By Michael Hoskin
Princeton University Press, $29.95, 238 pages

It was a lot for one man to accomplish but William Herschel, the eighteenth century German-born polymath, achieved distinction three times over. Author Michael Hoskin weaves his biography with admiration and even affection, bringing together the personal and professional life of the composer, astronomer, and telescope maker who became Astronomer to the Court at Windsor, the court of King George III. Herschel’s sister Caroline, as “the woman who stands behind every successful man,” was unschooled when she escaped domestic drudgery to join her brother in England. At first they lived in the north of England, where she foreshortened her own musical opportunities while William composed 24 symphonies, played in several orchestras, and taught four instruments before lifting his eyes to the heavens and exploring the mysteries Kepler and Galileo had identified.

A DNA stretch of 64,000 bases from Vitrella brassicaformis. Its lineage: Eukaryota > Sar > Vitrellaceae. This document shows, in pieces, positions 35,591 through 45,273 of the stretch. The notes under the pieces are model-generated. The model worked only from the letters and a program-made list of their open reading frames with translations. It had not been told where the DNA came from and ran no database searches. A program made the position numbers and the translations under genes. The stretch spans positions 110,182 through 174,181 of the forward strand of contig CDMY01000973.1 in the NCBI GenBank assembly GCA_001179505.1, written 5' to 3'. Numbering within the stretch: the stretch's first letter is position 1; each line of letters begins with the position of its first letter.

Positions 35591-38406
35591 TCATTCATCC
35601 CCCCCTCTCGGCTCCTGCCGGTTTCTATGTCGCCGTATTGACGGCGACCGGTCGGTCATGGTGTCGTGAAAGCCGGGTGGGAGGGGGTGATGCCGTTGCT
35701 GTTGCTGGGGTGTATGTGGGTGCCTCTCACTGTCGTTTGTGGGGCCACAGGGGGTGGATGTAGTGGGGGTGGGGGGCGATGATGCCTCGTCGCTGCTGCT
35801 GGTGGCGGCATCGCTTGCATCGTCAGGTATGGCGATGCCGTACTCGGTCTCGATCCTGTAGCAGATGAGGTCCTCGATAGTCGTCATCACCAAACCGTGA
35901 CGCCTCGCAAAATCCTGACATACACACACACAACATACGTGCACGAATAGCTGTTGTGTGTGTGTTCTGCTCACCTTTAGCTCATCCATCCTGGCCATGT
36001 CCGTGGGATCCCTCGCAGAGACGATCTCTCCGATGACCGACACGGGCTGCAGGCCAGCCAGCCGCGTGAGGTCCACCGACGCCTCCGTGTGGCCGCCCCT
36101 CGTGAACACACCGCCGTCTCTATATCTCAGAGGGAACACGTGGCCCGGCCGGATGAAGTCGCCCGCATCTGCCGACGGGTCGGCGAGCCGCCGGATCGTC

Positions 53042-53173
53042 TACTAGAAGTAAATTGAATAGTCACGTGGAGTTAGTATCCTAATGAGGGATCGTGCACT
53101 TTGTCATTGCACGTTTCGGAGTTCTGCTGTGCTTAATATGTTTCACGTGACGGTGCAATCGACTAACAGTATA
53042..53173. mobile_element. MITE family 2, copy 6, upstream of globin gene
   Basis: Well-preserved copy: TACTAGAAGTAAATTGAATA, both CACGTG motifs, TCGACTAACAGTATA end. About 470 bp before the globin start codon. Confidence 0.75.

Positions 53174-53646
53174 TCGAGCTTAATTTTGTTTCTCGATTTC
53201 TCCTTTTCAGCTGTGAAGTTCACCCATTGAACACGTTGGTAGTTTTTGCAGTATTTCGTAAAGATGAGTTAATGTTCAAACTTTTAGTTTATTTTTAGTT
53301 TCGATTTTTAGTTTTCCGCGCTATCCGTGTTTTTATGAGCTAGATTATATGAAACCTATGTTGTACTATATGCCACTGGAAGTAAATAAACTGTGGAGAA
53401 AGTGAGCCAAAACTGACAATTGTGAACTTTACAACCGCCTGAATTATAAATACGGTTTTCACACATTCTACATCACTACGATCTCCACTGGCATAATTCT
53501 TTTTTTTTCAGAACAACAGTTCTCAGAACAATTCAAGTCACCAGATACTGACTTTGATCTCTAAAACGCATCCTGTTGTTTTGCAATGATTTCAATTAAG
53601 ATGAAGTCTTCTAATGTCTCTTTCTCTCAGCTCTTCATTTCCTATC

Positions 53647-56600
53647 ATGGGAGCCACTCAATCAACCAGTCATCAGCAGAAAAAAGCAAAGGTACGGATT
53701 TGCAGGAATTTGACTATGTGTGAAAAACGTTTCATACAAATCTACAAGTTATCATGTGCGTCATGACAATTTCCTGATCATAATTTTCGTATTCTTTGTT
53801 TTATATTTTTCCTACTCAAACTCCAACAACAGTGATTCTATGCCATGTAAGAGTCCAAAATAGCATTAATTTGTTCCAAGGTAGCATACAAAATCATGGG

Readers unfamiliar with astronomical concepts may not fully appreciate the remarkable legacy of the man who reached beyond our familiar planetary system to reveal a seemingly boundless universe. Caroline’s journal, erudite and witty, and the invaluable scientific assistance she provided, introduce us to extraordinary lives. Hoskin’s scholarly book, so charmingly written, supplies the context academically and chronically. The pages include numerous drawings and gorgeous color plates.

Reviewed by Jane Manaster

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